When cultures meat: barbies with exotic flavours

Esther Han
Best of both worlds: Chefs Balu Gimeneg and Jose Santos barbecue Brazilian style with the finest Australian-grown meat.
Best of both worlds: Chefs Balu Gimeneg and Jose Santos barbecue Brazilian style with the finest Australian-grown meat. Photo: Peter Rae

Brazilian chef Jose Santos believes there is no better place in the world to have a barbecue than Australia.

"What is amazing is I can use the traditional Brazilian barbecue ways using juicy and good quality meats, like wagyu ones, that you wouldn't get in South America," said the owner of Barbicrew, a catering business. "I do love sausage sizzles though."

On Saturday he will be sliding chunky pieces of rump cap, chicken thigh and lamb onto metre-long metal skewers and cooking them in his portable barbecue at the trendy The Grounds of Alexandria eatery.

Santos, former churrasco chef at Wildfire, is one of many chefs smoking up Sydney for Barbecue Madness events part of Good Food Month, presented by Citi.

While turning snags on the backyard barbecue is a quintessential Australian summer image, the primal cooking style in multicultural Sydney means so much more, said Jacqui Newling, a food historian at Sydney Living Museums.

In the colonial era, frontier explorers using ramrods to broil salted pork and crows amounted to the typical barbecue. In the pastoral era of the 1800s, the burgeoning sheep population pushed lamb prices down and the meat on to dinner plates.

The tide of immigration in the mid-1900s brought the flavours of the world into the city, where barbecue emerged as the most obvious common thread.

"The style of cooking unifies us, one that every nationality shares," Ms Newling said. "It doesn't have the social strictures that indoor formal dining has."

Chefs Ben Milgate and Elvis Abrahanowicz have brought Argentinian barbecue to the forefront of Sydney's dining scene with their hatted Porteno restaurant in Surry Hills.


Abrahanowicz grew up enjoying large family parrilladas in the backyard, which paid homage to their Argentinian heritage. His father Adan mans the asador, or the fire pit, at the restaurant patiently stoking the flames for hours on end to cook pig and lamb into a succulent state.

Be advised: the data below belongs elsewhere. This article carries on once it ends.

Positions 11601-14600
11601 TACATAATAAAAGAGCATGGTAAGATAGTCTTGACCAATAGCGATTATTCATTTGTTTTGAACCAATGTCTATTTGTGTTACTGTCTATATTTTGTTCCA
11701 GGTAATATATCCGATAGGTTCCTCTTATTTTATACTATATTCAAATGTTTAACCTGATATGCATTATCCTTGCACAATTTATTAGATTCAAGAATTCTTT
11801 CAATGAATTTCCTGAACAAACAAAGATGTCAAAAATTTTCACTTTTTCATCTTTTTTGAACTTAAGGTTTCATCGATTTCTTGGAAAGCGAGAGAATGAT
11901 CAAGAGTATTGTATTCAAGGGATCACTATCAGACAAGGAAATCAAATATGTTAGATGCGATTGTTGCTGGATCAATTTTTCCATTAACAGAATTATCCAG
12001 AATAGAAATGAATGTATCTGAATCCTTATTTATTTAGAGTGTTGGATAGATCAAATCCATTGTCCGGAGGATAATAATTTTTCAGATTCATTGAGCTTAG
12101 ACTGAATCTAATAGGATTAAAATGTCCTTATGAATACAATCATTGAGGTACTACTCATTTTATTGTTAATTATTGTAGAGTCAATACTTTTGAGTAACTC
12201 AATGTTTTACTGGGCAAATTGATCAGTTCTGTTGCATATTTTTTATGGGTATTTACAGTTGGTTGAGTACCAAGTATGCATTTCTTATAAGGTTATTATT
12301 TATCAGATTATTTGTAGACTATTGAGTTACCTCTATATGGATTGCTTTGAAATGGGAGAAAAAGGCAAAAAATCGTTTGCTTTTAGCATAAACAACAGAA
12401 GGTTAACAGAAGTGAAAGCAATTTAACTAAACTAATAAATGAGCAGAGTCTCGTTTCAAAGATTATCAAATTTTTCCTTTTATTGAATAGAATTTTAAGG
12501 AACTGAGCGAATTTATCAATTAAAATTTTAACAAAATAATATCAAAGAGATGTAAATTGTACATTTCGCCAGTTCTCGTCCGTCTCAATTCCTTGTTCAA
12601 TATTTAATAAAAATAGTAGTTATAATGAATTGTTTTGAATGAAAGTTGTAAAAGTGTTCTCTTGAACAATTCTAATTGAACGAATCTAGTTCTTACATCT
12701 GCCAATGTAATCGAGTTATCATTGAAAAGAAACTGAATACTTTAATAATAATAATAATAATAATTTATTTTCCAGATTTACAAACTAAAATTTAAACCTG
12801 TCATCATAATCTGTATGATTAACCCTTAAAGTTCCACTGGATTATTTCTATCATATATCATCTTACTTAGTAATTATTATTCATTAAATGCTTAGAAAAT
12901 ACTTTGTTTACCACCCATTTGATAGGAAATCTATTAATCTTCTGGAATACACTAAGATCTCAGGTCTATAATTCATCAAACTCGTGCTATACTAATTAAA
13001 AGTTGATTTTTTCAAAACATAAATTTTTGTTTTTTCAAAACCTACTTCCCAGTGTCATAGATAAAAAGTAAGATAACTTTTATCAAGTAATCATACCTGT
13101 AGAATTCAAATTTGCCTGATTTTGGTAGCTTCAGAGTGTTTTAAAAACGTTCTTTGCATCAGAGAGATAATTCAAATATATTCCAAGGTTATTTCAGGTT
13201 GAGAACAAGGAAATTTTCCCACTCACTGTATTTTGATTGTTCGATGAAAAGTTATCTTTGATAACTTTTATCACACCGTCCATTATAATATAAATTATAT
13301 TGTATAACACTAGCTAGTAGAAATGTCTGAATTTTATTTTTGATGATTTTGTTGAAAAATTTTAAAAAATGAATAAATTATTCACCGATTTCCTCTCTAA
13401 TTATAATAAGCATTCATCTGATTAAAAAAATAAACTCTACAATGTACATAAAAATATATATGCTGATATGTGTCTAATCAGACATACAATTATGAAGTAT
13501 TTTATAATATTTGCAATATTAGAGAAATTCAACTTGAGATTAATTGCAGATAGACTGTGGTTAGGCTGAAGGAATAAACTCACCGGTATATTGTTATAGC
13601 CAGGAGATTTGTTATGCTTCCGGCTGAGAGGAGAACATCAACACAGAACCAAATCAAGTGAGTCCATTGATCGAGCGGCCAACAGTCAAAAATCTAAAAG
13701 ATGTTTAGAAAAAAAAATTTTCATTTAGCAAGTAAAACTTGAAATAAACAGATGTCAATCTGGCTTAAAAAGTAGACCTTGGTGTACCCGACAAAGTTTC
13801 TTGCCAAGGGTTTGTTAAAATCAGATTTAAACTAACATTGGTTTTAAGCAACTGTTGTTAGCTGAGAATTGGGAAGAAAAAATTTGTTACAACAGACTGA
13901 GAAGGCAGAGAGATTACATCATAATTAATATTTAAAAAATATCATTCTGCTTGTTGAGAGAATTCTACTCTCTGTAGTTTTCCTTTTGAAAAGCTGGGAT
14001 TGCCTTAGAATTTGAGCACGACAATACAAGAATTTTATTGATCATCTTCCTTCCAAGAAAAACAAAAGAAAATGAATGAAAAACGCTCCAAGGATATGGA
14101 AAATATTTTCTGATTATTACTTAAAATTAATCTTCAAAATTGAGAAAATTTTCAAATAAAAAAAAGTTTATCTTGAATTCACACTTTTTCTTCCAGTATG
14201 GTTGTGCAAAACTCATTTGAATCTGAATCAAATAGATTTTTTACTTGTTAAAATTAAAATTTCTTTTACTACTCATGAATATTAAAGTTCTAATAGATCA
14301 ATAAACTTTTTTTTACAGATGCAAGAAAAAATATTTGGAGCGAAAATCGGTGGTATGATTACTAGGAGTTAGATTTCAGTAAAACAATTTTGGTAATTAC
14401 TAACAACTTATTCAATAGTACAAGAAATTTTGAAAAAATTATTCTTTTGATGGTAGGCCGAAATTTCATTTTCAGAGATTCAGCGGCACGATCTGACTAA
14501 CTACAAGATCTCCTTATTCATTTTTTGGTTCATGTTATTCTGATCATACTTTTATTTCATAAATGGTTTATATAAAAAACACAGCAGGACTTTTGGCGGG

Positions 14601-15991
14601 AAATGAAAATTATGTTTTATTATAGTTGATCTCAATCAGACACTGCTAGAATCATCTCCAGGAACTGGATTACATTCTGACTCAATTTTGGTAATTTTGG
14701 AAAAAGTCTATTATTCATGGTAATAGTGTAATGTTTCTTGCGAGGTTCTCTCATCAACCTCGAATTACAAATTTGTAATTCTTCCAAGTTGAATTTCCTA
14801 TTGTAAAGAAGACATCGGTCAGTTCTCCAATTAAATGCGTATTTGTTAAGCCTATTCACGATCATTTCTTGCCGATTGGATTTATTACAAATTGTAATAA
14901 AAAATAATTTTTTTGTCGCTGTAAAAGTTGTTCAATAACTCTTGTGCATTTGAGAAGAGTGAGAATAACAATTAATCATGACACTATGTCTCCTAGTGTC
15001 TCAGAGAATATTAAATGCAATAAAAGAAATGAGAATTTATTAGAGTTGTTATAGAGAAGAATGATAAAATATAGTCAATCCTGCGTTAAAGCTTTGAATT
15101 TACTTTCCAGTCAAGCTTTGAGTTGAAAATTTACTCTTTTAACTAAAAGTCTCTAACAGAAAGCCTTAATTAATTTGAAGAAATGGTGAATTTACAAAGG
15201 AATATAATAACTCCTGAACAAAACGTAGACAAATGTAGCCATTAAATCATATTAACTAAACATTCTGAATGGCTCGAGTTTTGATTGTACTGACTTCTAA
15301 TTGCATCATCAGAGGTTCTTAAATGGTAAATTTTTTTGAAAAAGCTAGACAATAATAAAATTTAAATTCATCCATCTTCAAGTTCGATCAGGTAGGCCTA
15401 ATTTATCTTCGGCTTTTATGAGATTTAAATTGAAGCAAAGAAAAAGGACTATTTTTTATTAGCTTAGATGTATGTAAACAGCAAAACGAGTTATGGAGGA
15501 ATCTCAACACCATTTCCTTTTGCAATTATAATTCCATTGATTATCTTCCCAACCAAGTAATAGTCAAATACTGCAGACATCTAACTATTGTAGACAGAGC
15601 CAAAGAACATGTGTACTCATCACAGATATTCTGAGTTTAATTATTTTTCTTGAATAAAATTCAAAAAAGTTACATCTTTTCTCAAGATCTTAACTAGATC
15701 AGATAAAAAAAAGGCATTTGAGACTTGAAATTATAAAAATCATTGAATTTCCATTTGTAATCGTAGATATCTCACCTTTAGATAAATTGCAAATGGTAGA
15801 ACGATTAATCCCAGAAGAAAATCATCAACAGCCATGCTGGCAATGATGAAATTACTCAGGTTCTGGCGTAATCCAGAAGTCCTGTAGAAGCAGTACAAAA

"He pretty much taught us about cooking with fire. No other chef taught us about how to best get the coal going, how to maintain it at optimum temperature," said Milgate.

John Cho, of Hahn's Quality Meats in Homebush, will be serving Korean barbecue meats from his stall at the Strathfield Food Festival at the end of the month, after surprising success last year. The slices of bulgogi - Korean marinated barbecued beef - on a skewer was a big hit.

"The queue was endless and was still so long at 5pm that the organisers had to come and stop. I was trying to cook faster and faster. I was steady," he said. "I'll be ready this year with a hundred kilograms of more meat."

A recipe from Jose Santos, head chef at Barbicrew


Rump Cap in beer and wine marinade (Picanha na cerveja e vinho)


1.5kg of rump cap, cut into cubes
2 cups of beer 
1 cup of white wine 
1/2 cup of soy sauce 
2 cloves of garlic, crushed 
1 white onion, coursely chopped 
Salt and pepper


1) Combine the marinade ingredients in one bowl.

2) Add the cubes of meat and cover them in marinade

3) Place the bowl in the fridge for four hours.

4) Thread the meat onto bamboo skewers and add salt and pepper to taste

5) Preheat the barbecue grill to medium-high. Cook the meat on skewers to your liking.